The most fun thing about being in the late stages of pregnancy is the look on people’s faces when you respond to their question of when you are due. “Tomorrow!” I would gleefully announce, and the color from their faces would drain as they reckoned with the possibility that I might go into labor and they’d be obligated to help in the delivery. Still, it’s not all fun and games in your ninth month. Some of the things no one tells you about the week before your due date represent the less glamorous (ha) side of pregnancy.
I remember a sense of urgency in my last few weeks before my babies were born, as if I had to get all the things done before they arrived. With my first kid, I was pretty prepared in terms of baby gear and arranging for my maternity leave. With my second, however, I sort of winged it. I had a toddler who did not care that I was gestating a new life that was about to enter the world and, as a result, would demand my care and attention. My 2 year old needed her snacks and she needed them now.
In hindsight, I wish I knew more of what to expect in the days right before my due date, but since nothing ever really prepares you for motherhood, I’m not sure how much it would have helped me. So, for what it’s worth, here are some things no one tells you about the week before your due date that totally happened to me:
You Should Keep Working
With my first kid, I worked from home starting the week before my due date, just in case. Yeah, I got bored. Yes, I was working, but I was so distracted by all the baby paraphernalia around me in my home, too. I couldn’t get the idea out of my head that labor could start any second. I was more nervous than relaxed so, essentially, my plan backfired.
With my second baby, I worked through the last days of my pregnancy. On my due date, when I showed up at the office, my boss was so nervous for me. He asked me to please work from home as of the next day. Three days later, my son was born.
You Won’t Be Able To Sleep
The combination of nerves and discomfort when made for more than a few restless nights. I had the air conditioner and a huge fan blowing on me, while my husband shivered under three blankets, and I still couldn’t get comfortable. I started to really resent being pregnant at this point. Wasn’t I supposed to be banking sleeping before the baby came?
You Will Be Bored
The baby furniture was assembled. The newborn clothes and blankets were washed and put away. The breast pump was at the ready. We were stocked with diapers and wipes. What more was there to do?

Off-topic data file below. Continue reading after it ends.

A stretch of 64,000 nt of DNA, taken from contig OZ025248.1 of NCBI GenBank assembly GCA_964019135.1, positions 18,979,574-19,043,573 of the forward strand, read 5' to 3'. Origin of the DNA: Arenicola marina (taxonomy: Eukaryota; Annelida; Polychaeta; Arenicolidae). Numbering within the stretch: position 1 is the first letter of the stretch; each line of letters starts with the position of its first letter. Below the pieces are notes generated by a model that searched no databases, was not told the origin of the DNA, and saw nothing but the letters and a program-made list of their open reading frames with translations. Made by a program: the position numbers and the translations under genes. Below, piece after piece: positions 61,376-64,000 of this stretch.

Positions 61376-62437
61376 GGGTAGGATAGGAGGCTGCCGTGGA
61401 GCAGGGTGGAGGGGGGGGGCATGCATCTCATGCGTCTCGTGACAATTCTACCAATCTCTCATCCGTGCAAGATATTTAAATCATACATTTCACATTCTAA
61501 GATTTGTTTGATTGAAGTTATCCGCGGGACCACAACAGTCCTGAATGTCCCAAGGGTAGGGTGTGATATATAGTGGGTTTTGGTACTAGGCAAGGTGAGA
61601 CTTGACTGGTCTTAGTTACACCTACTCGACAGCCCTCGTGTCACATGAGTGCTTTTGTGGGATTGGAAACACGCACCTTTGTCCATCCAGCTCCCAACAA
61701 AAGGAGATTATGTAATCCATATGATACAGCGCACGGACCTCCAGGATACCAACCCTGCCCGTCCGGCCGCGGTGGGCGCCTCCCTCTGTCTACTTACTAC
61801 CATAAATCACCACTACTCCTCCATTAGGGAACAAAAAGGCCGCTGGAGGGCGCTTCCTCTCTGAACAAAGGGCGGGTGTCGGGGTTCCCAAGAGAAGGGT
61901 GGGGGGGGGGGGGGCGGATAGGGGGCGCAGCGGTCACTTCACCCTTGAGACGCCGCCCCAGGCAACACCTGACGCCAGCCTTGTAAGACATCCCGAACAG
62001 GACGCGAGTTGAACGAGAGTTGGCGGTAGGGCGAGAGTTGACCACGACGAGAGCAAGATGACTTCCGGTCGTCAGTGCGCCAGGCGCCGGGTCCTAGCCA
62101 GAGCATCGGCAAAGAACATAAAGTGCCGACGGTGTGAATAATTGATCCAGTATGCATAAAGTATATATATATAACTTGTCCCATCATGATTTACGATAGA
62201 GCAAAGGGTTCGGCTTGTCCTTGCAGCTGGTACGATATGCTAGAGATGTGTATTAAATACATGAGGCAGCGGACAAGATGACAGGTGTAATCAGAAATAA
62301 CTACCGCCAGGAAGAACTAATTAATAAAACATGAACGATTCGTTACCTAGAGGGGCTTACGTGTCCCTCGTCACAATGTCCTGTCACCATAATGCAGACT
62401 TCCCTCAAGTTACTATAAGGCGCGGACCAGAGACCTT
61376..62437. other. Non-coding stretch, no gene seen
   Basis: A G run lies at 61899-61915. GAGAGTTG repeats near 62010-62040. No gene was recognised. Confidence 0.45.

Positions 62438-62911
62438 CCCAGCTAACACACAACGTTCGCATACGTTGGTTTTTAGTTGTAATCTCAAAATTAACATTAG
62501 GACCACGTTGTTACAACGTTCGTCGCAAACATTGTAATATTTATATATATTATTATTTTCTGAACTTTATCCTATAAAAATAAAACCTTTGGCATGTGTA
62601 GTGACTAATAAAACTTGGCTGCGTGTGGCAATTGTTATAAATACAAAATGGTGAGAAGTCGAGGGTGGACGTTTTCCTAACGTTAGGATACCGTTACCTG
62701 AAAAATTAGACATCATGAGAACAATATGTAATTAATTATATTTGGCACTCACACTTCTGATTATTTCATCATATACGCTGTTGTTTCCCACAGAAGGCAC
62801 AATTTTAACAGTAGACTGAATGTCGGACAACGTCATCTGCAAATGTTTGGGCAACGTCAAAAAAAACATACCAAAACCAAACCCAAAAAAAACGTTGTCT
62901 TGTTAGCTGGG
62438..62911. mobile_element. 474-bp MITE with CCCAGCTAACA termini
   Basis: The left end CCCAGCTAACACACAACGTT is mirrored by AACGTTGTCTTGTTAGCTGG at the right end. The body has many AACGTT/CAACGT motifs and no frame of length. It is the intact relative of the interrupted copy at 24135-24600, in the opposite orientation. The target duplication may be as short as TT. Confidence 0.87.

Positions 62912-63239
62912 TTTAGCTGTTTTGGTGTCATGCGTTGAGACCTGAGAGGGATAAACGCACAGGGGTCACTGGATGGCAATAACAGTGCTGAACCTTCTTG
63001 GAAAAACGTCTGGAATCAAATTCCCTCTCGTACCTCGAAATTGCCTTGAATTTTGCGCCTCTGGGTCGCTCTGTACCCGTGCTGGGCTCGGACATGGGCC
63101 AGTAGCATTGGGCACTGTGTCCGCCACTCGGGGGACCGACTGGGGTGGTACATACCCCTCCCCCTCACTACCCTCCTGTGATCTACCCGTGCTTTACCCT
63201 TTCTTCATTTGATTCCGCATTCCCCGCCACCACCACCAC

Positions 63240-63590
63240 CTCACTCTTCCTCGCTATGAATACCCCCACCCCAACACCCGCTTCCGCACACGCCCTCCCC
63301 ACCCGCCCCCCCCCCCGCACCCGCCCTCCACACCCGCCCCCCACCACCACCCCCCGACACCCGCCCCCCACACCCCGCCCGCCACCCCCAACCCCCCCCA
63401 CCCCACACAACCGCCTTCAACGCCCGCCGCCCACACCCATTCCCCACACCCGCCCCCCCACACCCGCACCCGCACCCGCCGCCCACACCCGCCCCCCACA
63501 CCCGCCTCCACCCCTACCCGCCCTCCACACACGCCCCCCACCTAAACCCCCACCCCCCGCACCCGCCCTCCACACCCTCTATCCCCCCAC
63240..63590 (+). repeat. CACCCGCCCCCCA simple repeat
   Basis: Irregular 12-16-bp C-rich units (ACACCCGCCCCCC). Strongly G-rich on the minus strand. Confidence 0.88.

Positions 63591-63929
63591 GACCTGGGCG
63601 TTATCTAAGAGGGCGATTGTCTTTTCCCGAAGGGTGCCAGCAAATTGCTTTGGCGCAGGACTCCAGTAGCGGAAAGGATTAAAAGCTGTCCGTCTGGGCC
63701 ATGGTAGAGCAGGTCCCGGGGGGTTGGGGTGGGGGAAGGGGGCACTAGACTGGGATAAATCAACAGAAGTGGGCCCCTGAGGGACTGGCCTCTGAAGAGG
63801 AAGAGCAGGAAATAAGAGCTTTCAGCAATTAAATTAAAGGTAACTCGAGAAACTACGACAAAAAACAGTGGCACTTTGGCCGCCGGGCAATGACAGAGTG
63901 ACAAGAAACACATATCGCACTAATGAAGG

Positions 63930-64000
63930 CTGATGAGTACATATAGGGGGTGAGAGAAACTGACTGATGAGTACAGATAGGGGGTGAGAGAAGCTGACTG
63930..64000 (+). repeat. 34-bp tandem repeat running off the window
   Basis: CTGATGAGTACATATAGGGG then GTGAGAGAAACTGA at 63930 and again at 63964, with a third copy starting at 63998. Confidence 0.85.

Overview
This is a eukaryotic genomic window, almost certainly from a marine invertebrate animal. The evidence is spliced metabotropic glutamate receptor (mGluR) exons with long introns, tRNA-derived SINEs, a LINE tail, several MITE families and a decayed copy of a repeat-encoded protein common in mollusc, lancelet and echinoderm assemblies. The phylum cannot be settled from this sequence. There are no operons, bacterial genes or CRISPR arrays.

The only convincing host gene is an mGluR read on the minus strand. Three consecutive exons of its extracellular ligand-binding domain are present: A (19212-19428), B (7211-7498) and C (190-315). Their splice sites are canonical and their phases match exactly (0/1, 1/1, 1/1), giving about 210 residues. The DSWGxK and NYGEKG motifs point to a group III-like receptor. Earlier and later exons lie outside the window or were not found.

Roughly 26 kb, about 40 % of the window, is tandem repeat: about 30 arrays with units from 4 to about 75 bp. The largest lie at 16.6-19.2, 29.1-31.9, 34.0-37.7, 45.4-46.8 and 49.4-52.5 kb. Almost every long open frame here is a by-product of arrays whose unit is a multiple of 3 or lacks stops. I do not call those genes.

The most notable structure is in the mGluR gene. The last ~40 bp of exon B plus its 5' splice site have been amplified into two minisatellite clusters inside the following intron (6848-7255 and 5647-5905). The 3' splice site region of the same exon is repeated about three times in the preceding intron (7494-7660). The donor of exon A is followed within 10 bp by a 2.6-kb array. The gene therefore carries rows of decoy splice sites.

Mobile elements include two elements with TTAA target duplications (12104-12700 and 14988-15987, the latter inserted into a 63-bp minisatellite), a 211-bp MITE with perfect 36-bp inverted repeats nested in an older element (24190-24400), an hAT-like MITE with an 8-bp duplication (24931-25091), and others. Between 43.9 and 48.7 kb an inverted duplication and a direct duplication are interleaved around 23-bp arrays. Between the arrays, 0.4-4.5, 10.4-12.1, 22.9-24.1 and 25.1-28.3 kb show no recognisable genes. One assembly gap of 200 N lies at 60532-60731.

You Will Fold And Re-fold The Same Onesies
Over and over. When I was working from home the week before my due date, I felt compelled to touch the newborn clothes, tucked into the dresser drawer, every day. It was as if I needed to connect myself to this idea of a baby in order to get myself in the mindset that sh*t was about to get very real.
You’ll Think You’ll Give Birth Any Second
I woke up every morning of that last week thinking, “This is it.” It wasn’t. With my first baby, I intuited nothing about when I’d start going into labor. As it turned out, she was 10 days late, so that’s probably why I wasn’t picking up on any signals. With my son, who came only three days past my due date, and I remember feeling something the morning on the day before he was born. It wasn’t a physical sensation, but more of a spiritual one. Everything seemed a little different. That evening, I went into labor.
You Start Putting Towels Down Everywhere You Sit
I was paranoid my water would break and, since the only exposure to that event had been via grossly inaccurate depictions of childbirth in the media, I was sure I would gush a river of amniotic fluid when it finally happened. Well, it never happened. With my first baby, I was induced, and by the time my water had broke I was in bed and numb from my epidural. With my second baby, I started contractions and got to the hospital before my water broke, but ended up being induced with him as well.
You’re So Over Being Pregnant
I felt this way by my ninth month, and it just gets worse in the remaining weeks of pregnancy. Like, does the kid really need to be in there this long? It just feels rude.
That Whole Baby Dropping Thing Is A Myth
It was for me, at least. Everyone kept looking at me, cocking their heads, and wondering aloud, “So did the baby drop yet?” I had no idea. I heard rumors of this magical signifier of the last days of pregnancy, when the baby starts the process of moving through the birth canal, it’s head slipping lower. Supposedly this a sign that contractions may be imminent. It also, theoretically, would provide some relief to the pregnant mother, as the lowering of the baby’s head takes some pressure off the bladder. However, I wouldn’t know from this phenomenon. My kids stayed parked on my internal organs the whole time.
You Might Start To Panic
I won’t deny it: I was scared sh*tless that I was going to have to push a fully formed human out of my body. I kept telling myself that billions of women have been doing that for millions of generations. The pep talks helped, but fear of the unknown can be paralyzing. I had no idea what to expect during childbirth, since I hadn’t experienced it before. The second time around, I didn’t worry as much, but with my first kid I definitely flirted with anxiety pretty regularly in the last days of my pregnancy.